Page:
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Musculoskeletal » Superficial
Gluteal muscle hematoma in a patient with hemophilia
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Presentation A young male, with history of hemophilia A, presented with sudden onset pain in the left gluteal region of 2 days duration. He is afebrile; there is no history of trauma. Physical examination revealed tenderness at the same site, but no obvious swelling was noted.
Caption: Sagittal view of the symptomatic gluteal region.
Description: Sagittal view of the symptomatic left gluteal region, demonstrates a hypoechoic mass within the muscle. The lesion shows posterior enhancement, has no discernible walls and is septated.
Caption: Sagittal view of the contralateral gluteal region
Description: Ultrasound shows normal anatomy of the contralateral gluteal region.
Differential Diagnosis Intramuscular hematoma, abscess
Final Diagnosis Spontaneously occurring intramuscular hematoma
Discussion Hemophilia is an inherited X –linked recessive bleeding disorder, due to deficiencies of clotting factors VIII or IX. Musculoskeletal dysfunction occurs commonly in patients with hemophilia. Hemarthroses and hematomas are the usual occurrences in these patients, especially in severely affected patients, in whom bleeding can occur spontaneously or following minimal stresses such as an intramuscular injection. Bleeding into muscle is said to account for between 10-30% of all musculoskeletal episodes.

These patients usually present with pain, bruising, swelling and reduced range of movements with stretching of the affected muscle producing severe pain. The muscles commonly involved are iliopsoas, gastrocnemius, forearm flexor muscles and less commonly gluteal. Muscle bleeds in hematomas can result in compressive neuropathy [like iliopsoas bleeds can cause femoral nerve palsy, gluteal bleeds could cause sciatic nerve palsy] and permanent disability, if not treated promptly.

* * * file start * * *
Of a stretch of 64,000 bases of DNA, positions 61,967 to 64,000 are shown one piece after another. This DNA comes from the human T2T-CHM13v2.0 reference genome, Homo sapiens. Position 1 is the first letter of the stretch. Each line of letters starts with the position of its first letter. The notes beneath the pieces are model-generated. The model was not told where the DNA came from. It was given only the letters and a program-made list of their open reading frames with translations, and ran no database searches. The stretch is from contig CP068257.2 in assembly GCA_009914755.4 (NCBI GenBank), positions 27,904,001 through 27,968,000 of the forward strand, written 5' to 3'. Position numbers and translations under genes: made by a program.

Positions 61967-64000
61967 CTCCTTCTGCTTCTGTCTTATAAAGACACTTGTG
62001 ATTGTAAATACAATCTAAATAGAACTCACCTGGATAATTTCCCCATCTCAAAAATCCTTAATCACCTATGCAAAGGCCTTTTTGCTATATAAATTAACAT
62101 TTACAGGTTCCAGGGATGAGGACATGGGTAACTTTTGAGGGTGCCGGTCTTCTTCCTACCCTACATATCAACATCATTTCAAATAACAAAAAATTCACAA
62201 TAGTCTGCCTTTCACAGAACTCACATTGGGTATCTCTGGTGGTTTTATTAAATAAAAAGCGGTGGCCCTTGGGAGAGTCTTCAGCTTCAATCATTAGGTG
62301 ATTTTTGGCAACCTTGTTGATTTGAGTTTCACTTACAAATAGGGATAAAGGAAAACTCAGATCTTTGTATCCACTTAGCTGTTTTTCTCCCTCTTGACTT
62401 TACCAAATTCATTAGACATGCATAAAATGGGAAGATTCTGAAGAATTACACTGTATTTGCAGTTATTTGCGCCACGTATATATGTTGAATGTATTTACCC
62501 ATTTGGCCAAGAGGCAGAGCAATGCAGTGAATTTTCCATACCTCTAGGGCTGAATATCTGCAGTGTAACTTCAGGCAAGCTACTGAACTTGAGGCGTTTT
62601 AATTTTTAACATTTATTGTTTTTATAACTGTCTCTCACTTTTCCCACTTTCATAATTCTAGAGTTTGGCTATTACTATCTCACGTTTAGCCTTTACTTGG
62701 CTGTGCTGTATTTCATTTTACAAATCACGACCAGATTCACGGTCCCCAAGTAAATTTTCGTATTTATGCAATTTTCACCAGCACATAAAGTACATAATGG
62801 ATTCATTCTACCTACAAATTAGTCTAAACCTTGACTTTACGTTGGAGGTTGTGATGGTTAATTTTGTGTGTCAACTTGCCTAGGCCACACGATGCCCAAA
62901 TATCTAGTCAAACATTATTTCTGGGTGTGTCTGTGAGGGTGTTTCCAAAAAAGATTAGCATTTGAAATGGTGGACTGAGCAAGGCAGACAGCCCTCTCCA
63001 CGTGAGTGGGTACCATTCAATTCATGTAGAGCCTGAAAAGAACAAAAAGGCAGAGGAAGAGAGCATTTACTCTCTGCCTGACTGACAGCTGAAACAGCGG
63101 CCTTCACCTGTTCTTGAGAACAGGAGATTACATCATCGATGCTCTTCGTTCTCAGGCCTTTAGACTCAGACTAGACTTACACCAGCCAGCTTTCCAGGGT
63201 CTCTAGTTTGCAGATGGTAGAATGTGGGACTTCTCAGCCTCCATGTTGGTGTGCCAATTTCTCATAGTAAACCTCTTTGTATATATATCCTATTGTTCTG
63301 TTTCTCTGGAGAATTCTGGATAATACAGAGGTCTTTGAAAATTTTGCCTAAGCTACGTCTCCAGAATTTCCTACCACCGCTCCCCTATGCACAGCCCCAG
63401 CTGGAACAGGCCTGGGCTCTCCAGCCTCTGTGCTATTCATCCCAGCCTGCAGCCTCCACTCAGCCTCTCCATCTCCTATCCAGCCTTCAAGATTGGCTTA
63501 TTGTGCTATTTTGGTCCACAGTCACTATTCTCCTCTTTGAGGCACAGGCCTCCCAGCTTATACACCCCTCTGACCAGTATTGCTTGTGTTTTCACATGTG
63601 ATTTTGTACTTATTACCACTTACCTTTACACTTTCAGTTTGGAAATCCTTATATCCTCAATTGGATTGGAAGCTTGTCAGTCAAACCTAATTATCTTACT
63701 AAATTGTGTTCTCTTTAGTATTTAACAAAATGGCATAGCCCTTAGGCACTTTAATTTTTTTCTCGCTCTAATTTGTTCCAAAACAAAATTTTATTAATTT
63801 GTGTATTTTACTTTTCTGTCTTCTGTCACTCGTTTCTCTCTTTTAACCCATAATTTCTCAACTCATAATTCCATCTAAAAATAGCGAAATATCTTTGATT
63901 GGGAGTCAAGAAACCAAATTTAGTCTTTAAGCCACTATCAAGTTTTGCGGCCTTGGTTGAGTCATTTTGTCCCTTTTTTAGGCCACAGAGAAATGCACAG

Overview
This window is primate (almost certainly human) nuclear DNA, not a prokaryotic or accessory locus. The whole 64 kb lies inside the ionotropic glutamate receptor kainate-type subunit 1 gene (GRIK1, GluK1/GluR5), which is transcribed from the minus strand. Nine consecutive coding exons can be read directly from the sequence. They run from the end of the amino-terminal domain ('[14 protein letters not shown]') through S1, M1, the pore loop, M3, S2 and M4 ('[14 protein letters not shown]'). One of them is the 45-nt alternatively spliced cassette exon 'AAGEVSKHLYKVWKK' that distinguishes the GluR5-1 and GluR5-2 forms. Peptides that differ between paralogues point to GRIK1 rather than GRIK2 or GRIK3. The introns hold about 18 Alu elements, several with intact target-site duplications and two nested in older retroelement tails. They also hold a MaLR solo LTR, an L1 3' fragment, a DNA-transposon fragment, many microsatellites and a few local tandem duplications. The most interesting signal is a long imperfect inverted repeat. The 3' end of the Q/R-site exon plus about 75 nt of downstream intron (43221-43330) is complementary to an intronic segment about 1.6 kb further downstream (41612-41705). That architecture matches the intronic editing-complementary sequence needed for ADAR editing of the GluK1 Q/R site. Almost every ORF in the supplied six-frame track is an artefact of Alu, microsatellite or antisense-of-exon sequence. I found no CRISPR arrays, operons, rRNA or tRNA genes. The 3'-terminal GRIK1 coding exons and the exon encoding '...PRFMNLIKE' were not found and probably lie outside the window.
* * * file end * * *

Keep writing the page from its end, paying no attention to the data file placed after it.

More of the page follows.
Ultrasound serves as an effective and inexpensive modality to diagnose these bleeds and hematomas, especially in regions not easily accessible clinically. Ultrasound demonstrates whether the hematoma is solid or liquid and can also aid in detecting secondary complications such as an infected hematoma. It can provide guidance for aspiration and drainage. CT and MRI scanning are more definitive, particularly MRI, in determing if a collection is comprised of hemorrhage. These modalities are used when ultrasound results are inconclusive or to delineate the complete extent of a bleed and exclude any neurologic compression or secondary obstruction (for example, genitourinary obstruction in the case of a retroperitoneal bleed).

If the muscle bleed occurs close to a joint, ultrasound can detect changes of hemophilic arthropathy that may include joint effusions, soft tissue swelling, and maybe even osseous erosion. Ultrasound can also detect hemophilic pseudotumors, which are large chronic encapsulated fluid collections that can destroy bone and may be associated with great morbidity.

Thus, ultrasound plays an important role in the early detection of these bleeds and hematomas and it is advisable to follow them up, until their complete resolution. This can save the patient significant morbidity.

Case References 1.Kerr R :Imaging of musculoskeletal complications of hemophilia. Seminars, Musculoskeletal Radiology 2003 Jun; 7(2): 127-36. 
2.Aspelin P, Petterson H, et al: Ultrasonic examination of muscle hematomas in hemophiliacs. Acta Radiol Diagn (stockh) 1984; 25(6): 513-16. 
3.Graif M, Martinovitz V, Strauss S, et al: Sonographic localization of hematoma in hemophilic patients with positive iliopsoas sign. AJR  1987 Jan; 148(1): 121-123.
 4. Lisichkov T, Tonchez Z: A case of pseudotumor in a patient with hemophilia. Vutr Boles.1989; 28(3): 117-21.
Follow Up This hematoma resolved without any surgical intervention.
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